The patient had a serum creatinine of 11.22 mg/dL (which corresponds to an approximate eGFR of 3.72 mL/minute/1.73 m2) at the time of this admission. Two years before, her serum creatinine concentration was only 1.76 mg/dL (which corresponds to an approximate eGFR of 31.88 mL/minute/1.73 m2) when she was admitted to the cardiovascular department. She developed acute kidney injury due to gastrointestinal losses. The lactic acidosis was amplified by metformin use, which made her critically ill. Metformin has no antidote. Severe metabolic acidosis may be treated with hemodialysis irrespective of the underlying causes. Additionally, metformin level testing is not available in all hospitals, and measuring it is often a lengthy process. Clinicians should be mindful of the possibility of MALA in patients presenting with lactic acidosis due to other causes, such as sepsis. Metformin is a commonly used drug, and the incidence of MALA may still be underdiagnosed.

According to previous research and some case reports, blindness in MALA might be caused by severe acidosis [6,7,8,9], but the definite mechanism of transient blindness caused by acidosis is not yet known. According to some animal studies, retinal horizontal cells are very sensitive to changes in pH, undergoing uncoupling in the event of acidosis. Photoreceptor transmission to visual neurons may be interrupted, resulting in blindness [10,11,12].

In contrast to the unclear pathogenesis of reversible blindness in MALA, the treatment of MALA mainly consists of supportive measures such as sodium bicarbonate and other crystalloid infusions to correct the metabolic acidosis and to normalize the blood pH and lactic acid. As MALA is often mistaken for simple lactic acidosis caused by severe sepsis, these patients may often receive inappropriate antibiotics [20]. However, patients with MALA, especially those with complications such as blindness, may need renal replacement therapy (RRT). The pre-dialysis level of serum lactate is an important marker of mortality in MALA and is meaningfully higher in nonsurvivors (median 22.5 mmol/L) than in survivors (median 17 mmol/L, p value < 0.01) [20]. Patients with MALA should undergo dialysis without interruption until their lactate level is less than 3 mmol/L [20]. The vision loss seems to improve as soon as the metabolic acidosis is corrected [21]. In this case, after 6 hours of CVVHD, although her blood pH had not risen to normal (from 6.8 to 7.02), her vision had recovered significantly.

Unlike in other reports, this patient had stable vital signs, as her only symptoms were blindness and gastrointestinal discomfort. It may prove difficult to come to the correct diagnosis in the absence of indicative clinical features, which may delay the management of acidosis. In this case, the presence of acidosis and the patient’s history of metformin were confirmed on presentation to the emergency department, which facilitated timely management. Ophthalmic evaluation and brain imaging were also performed simultaneously to exclude other causes. To our knowledge, this is the first case report in China on transient blindness in a patient with MALA.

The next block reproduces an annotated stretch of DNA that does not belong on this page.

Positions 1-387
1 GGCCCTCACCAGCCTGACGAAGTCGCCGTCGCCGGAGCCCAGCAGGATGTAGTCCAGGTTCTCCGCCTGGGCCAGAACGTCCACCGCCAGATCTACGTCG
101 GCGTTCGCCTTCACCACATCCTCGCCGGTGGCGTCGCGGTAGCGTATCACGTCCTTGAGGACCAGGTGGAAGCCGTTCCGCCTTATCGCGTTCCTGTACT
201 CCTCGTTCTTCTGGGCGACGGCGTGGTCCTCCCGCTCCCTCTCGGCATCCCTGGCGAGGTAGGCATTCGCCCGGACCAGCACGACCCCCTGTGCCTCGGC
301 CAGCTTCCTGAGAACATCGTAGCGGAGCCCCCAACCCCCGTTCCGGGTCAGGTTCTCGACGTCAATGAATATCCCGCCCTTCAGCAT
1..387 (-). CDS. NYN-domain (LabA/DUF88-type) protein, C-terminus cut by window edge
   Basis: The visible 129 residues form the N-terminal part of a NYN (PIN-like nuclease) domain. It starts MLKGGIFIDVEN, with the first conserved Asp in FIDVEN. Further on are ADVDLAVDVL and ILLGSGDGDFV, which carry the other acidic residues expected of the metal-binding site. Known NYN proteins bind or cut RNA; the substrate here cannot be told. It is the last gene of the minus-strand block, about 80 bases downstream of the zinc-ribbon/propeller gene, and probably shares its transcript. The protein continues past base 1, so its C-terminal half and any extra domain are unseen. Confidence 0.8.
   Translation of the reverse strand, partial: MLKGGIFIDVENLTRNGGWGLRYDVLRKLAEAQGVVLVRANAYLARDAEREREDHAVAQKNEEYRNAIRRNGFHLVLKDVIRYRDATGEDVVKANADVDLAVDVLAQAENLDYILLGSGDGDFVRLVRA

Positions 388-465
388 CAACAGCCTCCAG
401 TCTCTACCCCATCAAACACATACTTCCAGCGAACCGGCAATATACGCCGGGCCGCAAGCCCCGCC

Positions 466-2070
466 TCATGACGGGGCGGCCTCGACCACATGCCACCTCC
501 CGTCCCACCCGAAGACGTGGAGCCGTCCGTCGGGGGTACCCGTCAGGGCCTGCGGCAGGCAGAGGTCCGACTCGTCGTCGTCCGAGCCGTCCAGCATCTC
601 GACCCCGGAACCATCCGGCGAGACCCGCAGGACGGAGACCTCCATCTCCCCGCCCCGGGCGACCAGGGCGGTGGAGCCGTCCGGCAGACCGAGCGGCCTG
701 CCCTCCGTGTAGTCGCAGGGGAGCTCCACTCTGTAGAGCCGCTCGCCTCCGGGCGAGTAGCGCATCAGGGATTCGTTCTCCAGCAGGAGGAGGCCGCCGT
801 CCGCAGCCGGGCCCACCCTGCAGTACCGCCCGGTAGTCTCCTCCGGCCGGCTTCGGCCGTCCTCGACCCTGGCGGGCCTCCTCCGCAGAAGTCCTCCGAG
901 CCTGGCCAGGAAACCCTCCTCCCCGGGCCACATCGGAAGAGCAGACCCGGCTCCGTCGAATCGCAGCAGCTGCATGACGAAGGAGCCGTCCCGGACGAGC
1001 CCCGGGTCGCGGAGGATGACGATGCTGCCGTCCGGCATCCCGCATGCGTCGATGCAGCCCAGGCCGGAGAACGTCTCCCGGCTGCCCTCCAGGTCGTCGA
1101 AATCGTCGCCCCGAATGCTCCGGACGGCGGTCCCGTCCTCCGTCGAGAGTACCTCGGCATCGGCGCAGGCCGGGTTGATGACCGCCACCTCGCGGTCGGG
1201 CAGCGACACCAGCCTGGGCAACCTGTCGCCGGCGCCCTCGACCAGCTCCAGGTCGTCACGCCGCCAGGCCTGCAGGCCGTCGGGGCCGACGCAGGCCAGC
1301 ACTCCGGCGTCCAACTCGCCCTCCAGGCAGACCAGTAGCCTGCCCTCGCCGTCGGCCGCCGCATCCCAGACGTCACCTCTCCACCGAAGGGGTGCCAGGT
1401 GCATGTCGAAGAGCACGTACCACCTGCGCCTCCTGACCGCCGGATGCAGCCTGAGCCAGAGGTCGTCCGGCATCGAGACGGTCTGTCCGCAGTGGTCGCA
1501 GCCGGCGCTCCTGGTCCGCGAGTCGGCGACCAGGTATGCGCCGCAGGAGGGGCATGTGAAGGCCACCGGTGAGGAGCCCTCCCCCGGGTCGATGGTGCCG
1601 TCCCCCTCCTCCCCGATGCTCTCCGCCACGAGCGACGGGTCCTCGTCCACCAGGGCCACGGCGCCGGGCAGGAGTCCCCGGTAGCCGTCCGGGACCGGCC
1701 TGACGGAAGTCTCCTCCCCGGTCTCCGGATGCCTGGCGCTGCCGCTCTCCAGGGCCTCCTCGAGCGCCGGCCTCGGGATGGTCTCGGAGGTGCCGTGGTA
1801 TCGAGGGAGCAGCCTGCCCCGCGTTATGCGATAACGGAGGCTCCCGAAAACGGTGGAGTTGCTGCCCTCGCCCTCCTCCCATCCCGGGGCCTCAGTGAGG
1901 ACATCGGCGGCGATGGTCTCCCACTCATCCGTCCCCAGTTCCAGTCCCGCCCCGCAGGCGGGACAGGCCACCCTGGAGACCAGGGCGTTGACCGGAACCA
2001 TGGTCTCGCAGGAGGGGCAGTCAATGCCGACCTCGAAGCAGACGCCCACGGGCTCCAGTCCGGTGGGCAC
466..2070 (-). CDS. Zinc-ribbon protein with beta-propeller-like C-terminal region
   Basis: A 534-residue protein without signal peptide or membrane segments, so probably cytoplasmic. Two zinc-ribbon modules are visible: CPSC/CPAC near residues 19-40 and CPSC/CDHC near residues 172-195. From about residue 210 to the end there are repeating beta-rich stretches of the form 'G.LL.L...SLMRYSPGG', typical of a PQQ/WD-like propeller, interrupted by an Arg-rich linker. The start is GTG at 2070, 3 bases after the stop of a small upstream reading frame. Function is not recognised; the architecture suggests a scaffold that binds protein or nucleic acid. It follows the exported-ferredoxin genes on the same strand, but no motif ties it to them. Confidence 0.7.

Metabolic disease can bring about acute blindness. In patients with sudden blindness, with the presence of conditions predisposing them to acidosis, it would be prudent to manage the acidosis urgently, without waiting for the results of other examinations. Moreover, metabolic acidosis in a patient with a history of metformin intake should suggest the possibility of MALA, necessitating immediate management. Further study of reversible blindness-associated severe metabolic acidosis is needed.

MALA can occur as a complication of metformin intake, which is a common treatment of type 2 diabetes mellitus. MALA has been reported in several cases, with high mortality, and can cause reversible acute blindness. However, very few patients are referred for blindness as the chief complaint. There is also a risk of delayed treatment while ophthalmic examinations are being done in patients with relatively stable vital signs, despite presenting severe metabolic acidosis. Emergency physicians should be aware that MALA may cause acute blindness, that vision can be recovered by treatment of acidosis, and that vital signs may be stable in severe metabolic acidosis.

Availability of data and materials

The datasets generated and analyzed during the current study are not publicly available due to ethical concerns but are available from the corresponding author on reasonable request.


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Doctoral Research Fund of the First Affiliated Hospital of Kunming Medical University (grant no. 2016BS015).

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Authors and Affiliations



RH: conception, data acquisition, design, analytical plan, manuscript drafting, and approval of the final version to be published. WTS: data acquisition, critical revision of the manuscript, and approval of the final version to be published.

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Correspondence to Wentao Sun.

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This study was approved by the Ethics Committee of the First Affiliated Hospital of Kunming Medical University. The study was performed in accordance with the Good Clinical Practice (GCP) guidelines and the Declaration of Helsinki. The patient was informed of the study’s purpose and provided her informed consent before the study started, and the data were deidentified. She had been treated in a timely manner as she was identified. No impact or risk was generated for the patient throughout the study.

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Huang, R., Sun, W. Reversible acute blindness in suspected metformin-associated lactic acidosis: a case report. J Med Case Reports 17, 487 (2023).